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  News From the National Science Foundation
The National Science Foundation (NSF) — For more information about NSF and its programs, visit www.nsf.gov

NSF Funded News

Key: Meeting M      Journal J      Funder F

Showing releases 701-725 out of 801.

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Public Release: 21-Oct-2014
Astrophysical Journal
POLARBEAR detects B-modes in the cosmic microwave background
The POLARBEAR experiment has made the most sensitive and precise measurements yet of the polarization of the cosmic microwave background and found telling twists called B-modes in the patterns, signs that this cosmic backlight has been warped by intervening structures in the universe.
National Science Foundation, US Department of Energy

Contact: Susan Brown
sdbrown@ucsd.edu
858-246-0161
University of California - San Diego

Public Release: 20-Oct-2014
Journal of Behavioral Decision Making
A child's poor decision-making skills can predict later behavior problems, research shows
Children who show poor decision-making skills at age 10 or 11 may be more likely to experience interpersonal and behavioral difficulties that have the potential to lead to high-risk health behavior in their teen years, according to a new study from Oregon State University psychology professor.
National Science Foundation

Contact: Joshua Weller
Joshua.weller@oregonstate.edu
541-737-1358
Oregon State University

Public Release: 20-Oct-2014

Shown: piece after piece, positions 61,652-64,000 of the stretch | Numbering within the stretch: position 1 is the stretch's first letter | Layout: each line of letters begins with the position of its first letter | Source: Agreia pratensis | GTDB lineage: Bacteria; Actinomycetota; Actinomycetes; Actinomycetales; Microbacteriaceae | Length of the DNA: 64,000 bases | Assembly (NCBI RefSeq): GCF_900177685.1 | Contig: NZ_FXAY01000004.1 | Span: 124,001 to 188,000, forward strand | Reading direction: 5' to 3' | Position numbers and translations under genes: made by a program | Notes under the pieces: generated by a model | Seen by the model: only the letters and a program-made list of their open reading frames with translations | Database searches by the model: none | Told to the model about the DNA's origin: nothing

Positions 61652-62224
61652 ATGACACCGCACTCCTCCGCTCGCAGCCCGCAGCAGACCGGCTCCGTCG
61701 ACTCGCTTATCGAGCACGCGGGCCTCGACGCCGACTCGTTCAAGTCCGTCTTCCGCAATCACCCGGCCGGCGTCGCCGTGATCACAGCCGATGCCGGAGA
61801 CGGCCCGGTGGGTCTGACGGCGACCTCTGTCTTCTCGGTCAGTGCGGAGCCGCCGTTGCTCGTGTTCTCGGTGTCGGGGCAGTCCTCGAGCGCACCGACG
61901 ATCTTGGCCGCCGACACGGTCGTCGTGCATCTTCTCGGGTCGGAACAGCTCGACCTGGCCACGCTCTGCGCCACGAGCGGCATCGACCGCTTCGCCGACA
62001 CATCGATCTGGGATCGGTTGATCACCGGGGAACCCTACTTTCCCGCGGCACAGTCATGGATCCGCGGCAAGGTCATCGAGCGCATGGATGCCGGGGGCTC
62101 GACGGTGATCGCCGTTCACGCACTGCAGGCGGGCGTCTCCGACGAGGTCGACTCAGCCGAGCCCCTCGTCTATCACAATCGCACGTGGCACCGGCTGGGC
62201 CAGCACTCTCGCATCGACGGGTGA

Astrophysical Journal
POLARBEAR seeks cosmic answers in microwave polarization
Based on measurements of B-mode polarization in the cosmic microwave background radiation, BICEP2 reported last March detection of gravitational waves caused by inflation in the early universe. The POLARBEAR experiment is studying this B-mode polarization to answer other questions: what is the overall structure of matter in the universe, what are the masses of neutrinos, and what is the nature of dark matter and dark energy. New data proves the feasibility of this approach.
National Science Foundation, Simon Foundation

Contact: Robert Sanders
rlsanders@berkeley.edu
510-643-6998
University of California - Berkeley

Public Release: 20-Oct-2014
Behavioral Ecology
Built-in billboards: Male bluefin killifish signal different things with different fins
They help fish swim, but fins also advertise a fish's social standing and health. In a new study, researchers report that for the male bluefin killifish (Lucania goodei), each colorful fin presents its own messages to other fish.
National Science Foundation Division of Environmental Biology

Contact: Diana Yates
diya@illinois.edu
217-333-5802
University of Illinois at Urbana-Champaign

Public Release: 20-Oct-2014
Proceedings of the National Academy of Sciences
Mental rest and reflection boost learning, study suggests
A new study, which may have implications for approaches to education, finds that brain mechanisms engaged when people allow their minds to rest and reflect on things they've learned before may boost later learning.
National Science Foundation, NIH/National Institute of Mental Health, Department of Defense

Contact: Marc Airhart
mairhart@austin.utexas.edu
512-232-1066
University of Texas at Austin

Public Release: 20-Oct-2014
UTA engineer uses advanced sensing, crowdsourcing to predict urban water flow, city needs
A University of Texas Arlington water resources engineer has been awarded a four-year, $1.2 million National Science Foundation grant to improve sustainability of large urban areas from extreme weather, urbanization and climate change.
National Science Foundation

Contact: Herb Booth
hbooth@uta.edu
817-272-7075
University of Texas at Arlington

Public Release: 20-Oct-2014
Proceedings of the National Academy of Sciences
WSU researchers see how plants optimize their repair